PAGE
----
The Power Reviews

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½ June 16, 2004
Gather round, children, and let me tell you a story. You know George Hamilton, the tan guy who hosted the already-forgotten reality show "The Family" and occasionally appears as himself on commercials? Well, once upon a time, Hamilton was a real-life actor. It's true--most decent video stores will still stock copies of his most memorable films, "Love at First Bite" and "Zorro the Gay Blade."

By 1968, when he starred in "The Power," Hamilton had been in over a dozen films as, get this, characters that were not George Hamilton. He had an odd, quirky, Anthony Perkins-like charm, and even his skin had yet to get the leathery yellow glow it's now permanently been mutilated into.

And "The Power" is a pretty damn good movie, one that easily ranks as Hamilton's most watchable. He plays the head of a research team studying the effects of pain on the human body for the space program. During a meeting with his team and government agent Michael Rennie, one of his fellow scientists exclaims that there's a high-level telepath in their midst--one that seems to have jumped several hundred generations down the evolutionary trail. When that scientist turns up dead later that night, it becomes a hunt to ferret out the brainy fellow (or lady, as Suzanne Pleshette plays one of the team and Hamilton's love interest) with the title object.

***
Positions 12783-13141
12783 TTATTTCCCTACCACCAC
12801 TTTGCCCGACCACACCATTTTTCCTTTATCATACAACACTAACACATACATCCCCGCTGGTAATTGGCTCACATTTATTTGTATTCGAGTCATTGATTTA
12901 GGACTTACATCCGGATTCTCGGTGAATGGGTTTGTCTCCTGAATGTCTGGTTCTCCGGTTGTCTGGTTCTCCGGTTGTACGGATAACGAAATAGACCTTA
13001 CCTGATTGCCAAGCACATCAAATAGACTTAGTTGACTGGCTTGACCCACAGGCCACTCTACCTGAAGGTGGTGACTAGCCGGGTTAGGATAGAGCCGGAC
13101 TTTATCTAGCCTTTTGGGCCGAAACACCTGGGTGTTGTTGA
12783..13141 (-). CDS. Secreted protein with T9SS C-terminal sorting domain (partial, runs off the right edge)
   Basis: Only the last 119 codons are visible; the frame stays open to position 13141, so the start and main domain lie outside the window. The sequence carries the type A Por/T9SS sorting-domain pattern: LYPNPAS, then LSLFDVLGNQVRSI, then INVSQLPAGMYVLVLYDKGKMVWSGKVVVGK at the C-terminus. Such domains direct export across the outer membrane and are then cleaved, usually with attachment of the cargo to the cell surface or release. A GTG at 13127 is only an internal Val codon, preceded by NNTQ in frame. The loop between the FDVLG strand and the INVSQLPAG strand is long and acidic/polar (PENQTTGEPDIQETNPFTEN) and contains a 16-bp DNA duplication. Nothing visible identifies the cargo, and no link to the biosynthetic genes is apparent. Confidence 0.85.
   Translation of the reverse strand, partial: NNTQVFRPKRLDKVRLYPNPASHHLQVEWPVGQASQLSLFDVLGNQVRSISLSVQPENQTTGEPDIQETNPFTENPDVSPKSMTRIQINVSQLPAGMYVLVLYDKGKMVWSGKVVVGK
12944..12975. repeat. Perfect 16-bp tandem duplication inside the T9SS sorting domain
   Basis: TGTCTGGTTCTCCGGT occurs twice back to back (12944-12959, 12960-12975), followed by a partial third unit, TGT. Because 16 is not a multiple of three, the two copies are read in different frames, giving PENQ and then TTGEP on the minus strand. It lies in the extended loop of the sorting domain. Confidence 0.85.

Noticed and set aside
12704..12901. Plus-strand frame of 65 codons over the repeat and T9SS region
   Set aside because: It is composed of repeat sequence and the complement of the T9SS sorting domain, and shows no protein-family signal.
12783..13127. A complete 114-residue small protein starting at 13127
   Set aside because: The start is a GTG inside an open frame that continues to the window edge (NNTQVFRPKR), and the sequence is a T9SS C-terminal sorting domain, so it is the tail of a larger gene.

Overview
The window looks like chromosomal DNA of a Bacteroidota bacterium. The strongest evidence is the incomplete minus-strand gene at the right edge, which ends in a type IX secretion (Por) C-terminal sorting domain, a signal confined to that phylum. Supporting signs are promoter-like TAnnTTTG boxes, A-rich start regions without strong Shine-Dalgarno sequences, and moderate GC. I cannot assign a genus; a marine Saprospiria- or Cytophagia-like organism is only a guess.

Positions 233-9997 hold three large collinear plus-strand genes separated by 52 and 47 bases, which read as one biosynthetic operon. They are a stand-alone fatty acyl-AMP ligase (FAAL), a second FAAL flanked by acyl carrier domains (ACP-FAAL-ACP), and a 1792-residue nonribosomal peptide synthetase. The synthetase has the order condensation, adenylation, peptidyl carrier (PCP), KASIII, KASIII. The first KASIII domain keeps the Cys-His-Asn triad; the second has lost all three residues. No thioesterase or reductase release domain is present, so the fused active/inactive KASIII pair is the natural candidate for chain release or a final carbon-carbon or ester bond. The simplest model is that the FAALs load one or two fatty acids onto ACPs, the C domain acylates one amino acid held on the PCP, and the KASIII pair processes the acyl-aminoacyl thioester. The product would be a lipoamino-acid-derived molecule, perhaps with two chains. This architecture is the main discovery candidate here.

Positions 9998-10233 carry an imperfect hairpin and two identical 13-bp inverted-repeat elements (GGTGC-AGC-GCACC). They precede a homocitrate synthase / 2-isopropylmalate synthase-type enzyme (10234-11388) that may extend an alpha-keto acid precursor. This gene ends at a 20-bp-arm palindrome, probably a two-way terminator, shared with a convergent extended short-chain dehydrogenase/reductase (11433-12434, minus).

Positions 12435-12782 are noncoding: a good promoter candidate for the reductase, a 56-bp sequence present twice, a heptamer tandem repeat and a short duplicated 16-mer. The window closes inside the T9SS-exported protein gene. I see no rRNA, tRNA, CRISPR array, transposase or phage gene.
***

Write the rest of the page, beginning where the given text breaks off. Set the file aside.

Not content at being a simple whodunnit, the film adds on a fair share of psychedelic illusion sequences (along with some psychobabble) and director Byron Haskin ("War of the Worlds") gives the film a burst of color, similar to the Flint movies of the era. Don't, however, mistake this for a lighthearted romp--despite the dayglo look, everyone in the film is so paranoid that the sweaty, gloomy tone of a twisting mystery comes through.

In many ways, "The Power" plays as an interesting predecessor to 1983's "Scanners," with the ability to stop a heart in lieu of the later film's head-popping effects. Also, like "Scanners," the characters aren't the most engaging or sympathetic--Pleshette is given little to do, and much of the supporting cast (including Earl Holliman, Aldo Ray and "Tormented!"'s Tom Stewart himself Richard Carlson) have little more than motions of the plot to go through.

The exception is a bit by Yvonne DeCarlo as the first scientist's widow, an alcoholic whose memories are being corrupted by the unknown villain. Her role, albeit brief, is highly effective, especially considering how DeCarlo's career at the time had gone from being a well-regared femme fatale to an "ugly" character actress due to the success of "The Munsters." There's something deeply moving about her performance, and it makes you wish she'd gotten jucier roles in her post-Lily Munster years.

In all, "The Power" is an engaging thriller that doesn't dissappoint, even if it ends up being a little bit more ambitious than the budget (or studio) could really handle. While never released on video, this turns up once in a while on TCM.
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